Yet how 115 people kept Winston’s name off their ballots is a question with no sound answer.
Under the glare of TV lights, college football crowned its latest Heisman Trophy winner Saturday night in New York City, and no one should have been shocked the landslide winner was Florida State quarterback Jameis Winston.
Yeah, the rape allegations that hung over his head had chilled some of the hype that surrounded him in the latter days of November, but once the Florida legal system cleared up that messy matter, nothing stood between “Famous Jameis” and his Heisman but the calendar.
In accepting the award on national TV, Winston was gracious, almost humble, in saluting his teammates and downplaying his own superb play. Whatever success he had, Winston said, was a team thing.
But he had plenty of success on his own, which is why it seems absurd that 115 voters left Winston’s name off their ballots altogether. Not that he needed any of those 115 votes; his victory was a landslide.
Still, one has to wonder aloud what kept those 115 voters from writing his name on their Heisman ballots. A voter could make a case — although it wouldn’t be much of one — for not making the 19-year-old Winston his No. 1 choice. Had those rape allegations against him turned into a criminal indictment, a voter had a good reason for not penciling Winston’s name into one of the slots on the Heisman ballot.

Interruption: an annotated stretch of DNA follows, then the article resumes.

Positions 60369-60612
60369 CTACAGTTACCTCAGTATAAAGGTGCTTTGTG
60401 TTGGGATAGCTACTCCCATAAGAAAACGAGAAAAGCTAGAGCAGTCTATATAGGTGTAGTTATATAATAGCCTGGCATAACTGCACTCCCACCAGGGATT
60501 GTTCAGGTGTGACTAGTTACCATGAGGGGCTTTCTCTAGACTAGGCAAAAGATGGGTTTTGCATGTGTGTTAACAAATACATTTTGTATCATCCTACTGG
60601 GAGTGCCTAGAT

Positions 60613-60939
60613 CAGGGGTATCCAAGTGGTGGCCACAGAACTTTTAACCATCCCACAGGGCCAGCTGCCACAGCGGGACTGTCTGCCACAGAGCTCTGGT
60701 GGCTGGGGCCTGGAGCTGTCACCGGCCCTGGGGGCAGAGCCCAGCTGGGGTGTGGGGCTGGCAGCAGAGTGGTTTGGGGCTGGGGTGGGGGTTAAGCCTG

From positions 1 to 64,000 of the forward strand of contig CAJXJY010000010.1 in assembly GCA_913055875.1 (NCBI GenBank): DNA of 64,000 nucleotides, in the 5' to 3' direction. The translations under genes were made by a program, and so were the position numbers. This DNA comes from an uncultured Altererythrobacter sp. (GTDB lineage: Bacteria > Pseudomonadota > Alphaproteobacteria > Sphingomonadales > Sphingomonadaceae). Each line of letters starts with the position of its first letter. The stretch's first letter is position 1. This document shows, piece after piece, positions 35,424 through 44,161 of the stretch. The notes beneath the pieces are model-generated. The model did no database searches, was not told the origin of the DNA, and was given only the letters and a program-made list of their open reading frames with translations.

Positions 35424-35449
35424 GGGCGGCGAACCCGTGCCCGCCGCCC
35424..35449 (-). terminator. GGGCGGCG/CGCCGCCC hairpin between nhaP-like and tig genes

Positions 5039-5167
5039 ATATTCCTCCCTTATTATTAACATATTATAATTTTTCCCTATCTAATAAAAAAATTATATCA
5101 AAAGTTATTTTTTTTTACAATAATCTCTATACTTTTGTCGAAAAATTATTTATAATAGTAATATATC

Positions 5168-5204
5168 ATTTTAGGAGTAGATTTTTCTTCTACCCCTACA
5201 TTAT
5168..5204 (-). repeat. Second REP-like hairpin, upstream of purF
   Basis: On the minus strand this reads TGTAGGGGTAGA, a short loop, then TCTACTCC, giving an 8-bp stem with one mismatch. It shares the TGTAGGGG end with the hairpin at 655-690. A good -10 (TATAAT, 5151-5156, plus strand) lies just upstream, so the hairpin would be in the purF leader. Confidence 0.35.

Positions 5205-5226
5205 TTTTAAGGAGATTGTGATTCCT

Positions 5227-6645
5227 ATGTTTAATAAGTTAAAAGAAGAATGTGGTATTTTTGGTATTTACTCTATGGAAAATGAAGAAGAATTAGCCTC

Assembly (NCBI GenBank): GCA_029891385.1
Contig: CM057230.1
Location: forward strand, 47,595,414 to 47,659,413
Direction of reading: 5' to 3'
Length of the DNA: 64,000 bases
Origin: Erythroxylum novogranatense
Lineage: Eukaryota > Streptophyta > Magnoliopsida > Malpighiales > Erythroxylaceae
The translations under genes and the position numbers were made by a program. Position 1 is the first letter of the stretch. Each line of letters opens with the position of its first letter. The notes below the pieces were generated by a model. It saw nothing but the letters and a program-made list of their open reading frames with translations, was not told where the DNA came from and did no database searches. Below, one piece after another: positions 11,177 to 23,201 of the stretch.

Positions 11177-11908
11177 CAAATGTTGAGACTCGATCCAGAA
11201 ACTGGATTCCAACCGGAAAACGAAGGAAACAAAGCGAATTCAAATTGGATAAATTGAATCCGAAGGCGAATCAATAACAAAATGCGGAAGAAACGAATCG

As it happens too often in America, an allegation outpaced the end of a criminal investigation. Argue if you want about how power and influence corrupt the legal process, but flawed as the justice system in America might often be, not a single country has a better one.
Until something changes, Winston is a man who doesn’t have the specter of defending himself in court to worry about. He can focus on winning a national championship for the No. 1 Seminoles and, now, on whose mantel should he place his Heisman.
He won the award. He won it the way he won so many games for Florida State this season: overwhelming the opposition.
Too bad, though, that those 115 voters who didn’t think he was Heisman-worthy chose to forget what Winston did on the football field. They refused to free their minds of all the speculation, the rumors and the innuendos, and had the legal system moved slowly, tens of more voters might have joined them.
Talk to people who have known Winston, and they will say he is the person who came across as so humble in accepting the 25-pound trophy. If character is what these voters were looking for, Winston has displayed the character they should want to see in a young college athlete.
While he might not be without sin — who is? — he’s no felon. He’s just a college student, a son and a football player with extraordinary talent, and those characteristics should have formed the yardstick all 870 voters used to measure him.
Those men and women who used something else should have their Heisman vote snatched from them.
The opinions expressed here do not necessarily reflect those of BET Networks.
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(Photo: Jeff Zelevansky/Getty Images)